Exactly.The day I got my first mp3 player (I forget the brand) back in 1998 I stood up in front of a room of about 100 ppl I was presenting something else to and I just couldn’t bring myself to talk about what I was supposed to talk aboutI took the mp3 player out of my pocket and held it up over my head and said ‘this is revolutionary technology. It is going to transform the music business’I couldn’t think about anything else for days
In 1987 I was an IT intern for a large UK company. I was asked to write a comparative report on Lotus 123 vs Excel, the very first release of which had landed on my desk a few days previously (20 white diskettes). The 50 page report was very detailed and came out massively in favour of Excel.My boss pinned it to the wall and the whole department laughed about it for weeks. Apparently I had exhibited levels of naivety which were exceptional even for the most goofy of students. Was I really not aware, they asked, of how much money the company had already invested in Lotus software and training? Had I any idea of how much it would cost to switch? On which fucking planet did I believe I was living?I replied that Excel would kill 123 and the longer they waited the more the transition would cost. I based my analysis purely on the fact that even my mother could use Excel to create cool WYSWYG spreadsheets, whereas achieving similar results in 123 required a lot more IT skill.Moral: always trust your gut rather than what the smart money is saying.Even if it means getting laughed at.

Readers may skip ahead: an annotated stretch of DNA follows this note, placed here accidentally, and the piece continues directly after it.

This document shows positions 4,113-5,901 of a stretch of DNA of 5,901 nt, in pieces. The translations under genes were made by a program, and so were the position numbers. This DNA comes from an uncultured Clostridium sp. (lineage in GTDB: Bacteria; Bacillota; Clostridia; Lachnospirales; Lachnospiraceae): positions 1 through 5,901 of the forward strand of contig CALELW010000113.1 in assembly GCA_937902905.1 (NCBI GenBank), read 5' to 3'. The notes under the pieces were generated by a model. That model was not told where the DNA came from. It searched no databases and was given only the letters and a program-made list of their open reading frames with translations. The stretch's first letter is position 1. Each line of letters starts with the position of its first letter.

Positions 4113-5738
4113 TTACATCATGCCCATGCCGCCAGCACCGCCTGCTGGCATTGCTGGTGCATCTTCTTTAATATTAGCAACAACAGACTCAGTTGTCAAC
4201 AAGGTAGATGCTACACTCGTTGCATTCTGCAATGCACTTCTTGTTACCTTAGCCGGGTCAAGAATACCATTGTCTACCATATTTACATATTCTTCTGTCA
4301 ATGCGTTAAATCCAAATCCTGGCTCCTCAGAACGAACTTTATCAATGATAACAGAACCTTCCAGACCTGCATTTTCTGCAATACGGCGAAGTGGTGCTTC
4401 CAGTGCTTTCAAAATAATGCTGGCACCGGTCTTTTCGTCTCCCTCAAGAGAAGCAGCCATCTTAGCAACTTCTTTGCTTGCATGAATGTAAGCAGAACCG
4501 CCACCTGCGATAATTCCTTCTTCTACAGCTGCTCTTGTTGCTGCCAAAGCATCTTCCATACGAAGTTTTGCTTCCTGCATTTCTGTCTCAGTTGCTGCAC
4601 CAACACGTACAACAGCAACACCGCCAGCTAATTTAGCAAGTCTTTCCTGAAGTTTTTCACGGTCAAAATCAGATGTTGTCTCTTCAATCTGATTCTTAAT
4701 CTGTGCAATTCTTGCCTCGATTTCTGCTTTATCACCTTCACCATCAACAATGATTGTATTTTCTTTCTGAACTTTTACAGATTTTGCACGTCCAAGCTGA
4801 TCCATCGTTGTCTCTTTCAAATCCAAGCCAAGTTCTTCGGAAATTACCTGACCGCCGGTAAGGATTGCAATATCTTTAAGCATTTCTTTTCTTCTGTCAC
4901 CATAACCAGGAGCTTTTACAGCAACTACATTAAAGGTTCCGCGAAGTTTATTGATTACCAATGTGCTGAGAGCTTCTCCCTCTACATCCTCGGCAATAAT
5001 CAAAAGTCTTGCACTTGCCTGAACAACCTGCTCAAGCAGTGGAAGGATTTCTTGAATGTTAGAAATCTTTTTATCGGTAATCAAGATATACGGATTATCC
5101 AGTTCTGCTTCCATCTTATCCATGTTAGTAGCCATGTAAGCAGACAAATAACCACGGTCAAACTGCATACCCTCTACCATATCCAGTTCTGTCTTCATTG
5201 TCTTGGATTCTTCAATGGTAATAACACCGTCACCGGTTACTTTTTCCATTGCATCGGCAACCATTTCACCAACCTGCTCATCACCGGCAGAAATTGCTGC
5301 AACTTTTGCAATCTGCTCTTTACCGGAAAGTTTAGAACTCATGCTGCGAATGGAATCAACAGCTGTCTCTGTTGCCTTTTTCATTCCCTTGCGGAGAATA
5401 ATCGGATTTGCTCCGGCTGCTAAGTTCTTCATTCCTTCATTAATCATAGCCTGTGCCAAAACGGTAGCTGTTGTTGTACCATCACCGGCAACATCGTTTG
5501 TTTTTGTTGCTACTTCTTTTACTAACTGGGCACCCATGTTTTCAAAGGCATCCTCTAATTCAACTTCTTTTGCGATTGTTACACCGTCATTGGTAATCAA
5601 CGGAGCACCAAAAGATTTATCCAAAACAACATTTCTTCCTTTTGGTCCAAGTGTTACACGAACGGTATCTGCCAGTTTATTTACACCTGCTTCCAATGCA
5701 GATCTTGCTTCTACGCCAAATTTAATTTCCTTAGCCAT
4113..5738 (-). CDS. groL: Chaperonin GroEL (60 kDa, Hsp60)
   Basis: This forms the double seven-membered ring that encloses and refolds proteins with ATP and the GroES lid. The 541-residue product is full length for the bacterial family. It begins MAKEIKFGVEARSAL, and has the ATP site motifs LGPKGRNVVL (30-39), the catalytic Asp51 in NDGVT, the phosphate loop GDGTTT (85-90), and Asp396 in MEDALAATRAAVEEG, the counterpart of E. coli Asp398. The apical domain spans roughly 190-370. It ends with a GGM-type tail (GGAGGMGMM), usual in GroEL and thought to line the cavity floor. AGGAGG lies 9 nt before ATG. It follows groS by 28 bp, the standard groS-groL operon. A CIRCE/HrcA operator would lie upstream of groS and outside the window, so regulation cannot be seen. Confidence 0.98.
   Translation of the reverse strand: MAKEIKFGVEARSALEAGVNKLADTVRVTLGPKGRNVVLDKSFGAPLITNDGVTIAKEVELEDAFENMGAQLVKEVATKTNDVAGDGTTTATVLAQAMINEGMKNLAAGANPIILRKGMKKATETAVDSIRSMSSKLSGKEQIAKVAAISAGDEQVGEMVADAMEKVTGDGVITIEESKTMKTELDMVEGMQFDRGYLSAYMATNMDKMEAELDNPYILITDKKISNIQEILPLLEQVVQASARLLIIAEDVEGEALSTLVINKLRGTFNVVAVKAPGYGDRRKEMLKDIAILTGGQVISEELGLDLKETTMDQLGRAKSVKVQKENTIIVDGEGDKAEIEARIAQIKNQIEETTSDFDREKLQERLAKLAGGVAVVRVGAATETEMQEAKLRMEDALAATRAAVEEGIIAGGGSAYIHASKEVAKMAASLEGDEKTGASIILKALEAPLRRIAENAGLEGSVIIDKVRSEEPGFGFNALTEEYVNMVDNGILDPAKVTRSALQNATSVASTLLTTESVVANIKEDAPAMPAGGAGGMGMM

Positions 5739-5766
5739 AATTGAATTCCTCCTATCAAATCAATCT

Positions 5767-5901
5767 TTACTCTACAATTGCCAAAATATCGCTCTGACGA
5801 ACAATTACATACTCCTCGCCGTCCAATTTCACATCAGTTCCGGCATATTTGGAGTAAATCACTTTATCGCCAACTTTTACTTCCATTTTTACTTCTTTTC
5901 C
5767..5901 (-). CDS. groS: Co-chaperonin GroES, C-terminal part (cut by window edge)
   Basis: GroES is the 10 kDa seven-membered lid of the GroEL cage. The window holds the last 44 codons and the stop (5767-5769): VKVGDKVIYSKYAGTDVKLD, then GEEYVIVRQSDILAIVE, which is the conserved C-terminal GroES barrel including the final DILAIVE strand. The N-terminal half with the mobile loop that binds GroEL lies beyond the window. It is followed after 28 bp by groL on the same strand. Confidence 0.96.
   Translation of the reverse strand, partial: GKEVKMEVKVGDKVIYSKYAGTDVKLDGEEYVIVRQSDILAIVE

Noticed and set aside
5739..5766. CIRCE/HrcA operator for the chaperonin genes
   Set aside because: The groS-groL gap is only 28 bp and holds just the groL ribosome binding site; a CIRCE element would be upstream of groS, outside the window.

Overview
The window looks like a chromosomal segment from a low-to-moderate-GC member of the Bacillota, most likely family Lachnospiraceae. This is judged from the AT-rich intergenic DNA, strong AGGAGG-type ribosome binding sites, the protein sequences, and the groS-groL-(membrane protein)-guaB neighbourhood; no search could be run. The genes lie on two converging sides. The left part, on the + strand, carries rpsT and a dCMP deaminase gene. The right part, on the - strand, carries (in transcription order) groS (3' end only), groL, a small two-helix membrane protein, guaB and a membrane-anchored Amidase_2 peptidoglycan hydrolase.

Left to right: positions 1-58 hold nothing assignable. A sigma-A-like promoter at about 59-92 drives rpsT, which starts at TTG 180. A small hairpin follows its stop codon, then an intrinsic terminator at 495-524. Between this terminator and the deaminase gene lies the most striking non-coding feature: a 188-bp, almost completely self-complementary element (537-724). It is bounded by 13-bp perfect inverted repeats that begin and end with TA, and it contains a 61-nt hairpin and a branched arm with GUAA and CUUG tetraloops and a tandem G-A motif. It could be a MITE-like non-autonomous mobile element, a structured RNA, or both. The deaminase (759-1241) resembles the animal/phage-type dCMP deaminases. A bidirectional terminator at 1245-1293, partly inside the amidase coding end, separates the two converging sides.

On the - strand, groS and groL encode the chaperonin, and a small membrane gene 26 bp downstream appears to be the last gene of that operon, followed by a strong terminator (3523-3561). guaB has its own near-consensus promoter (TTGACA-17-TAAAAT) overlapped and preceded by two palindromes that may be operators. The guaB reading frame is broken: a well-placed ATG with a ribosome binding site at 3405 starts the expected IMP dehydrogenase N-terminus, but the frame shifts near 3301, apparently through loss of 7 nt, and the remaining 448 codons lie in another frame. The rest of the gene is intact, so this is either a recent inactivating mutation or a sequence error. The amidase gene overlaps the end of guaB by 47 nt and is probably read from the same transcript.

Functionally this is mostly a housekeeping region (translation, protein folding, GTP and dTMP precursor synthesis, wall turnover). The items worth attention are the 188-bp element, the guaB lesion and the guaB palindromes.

Getting laughed at is important. It means you are doing something right
now that’s what i call droppin’ truth, boss!!!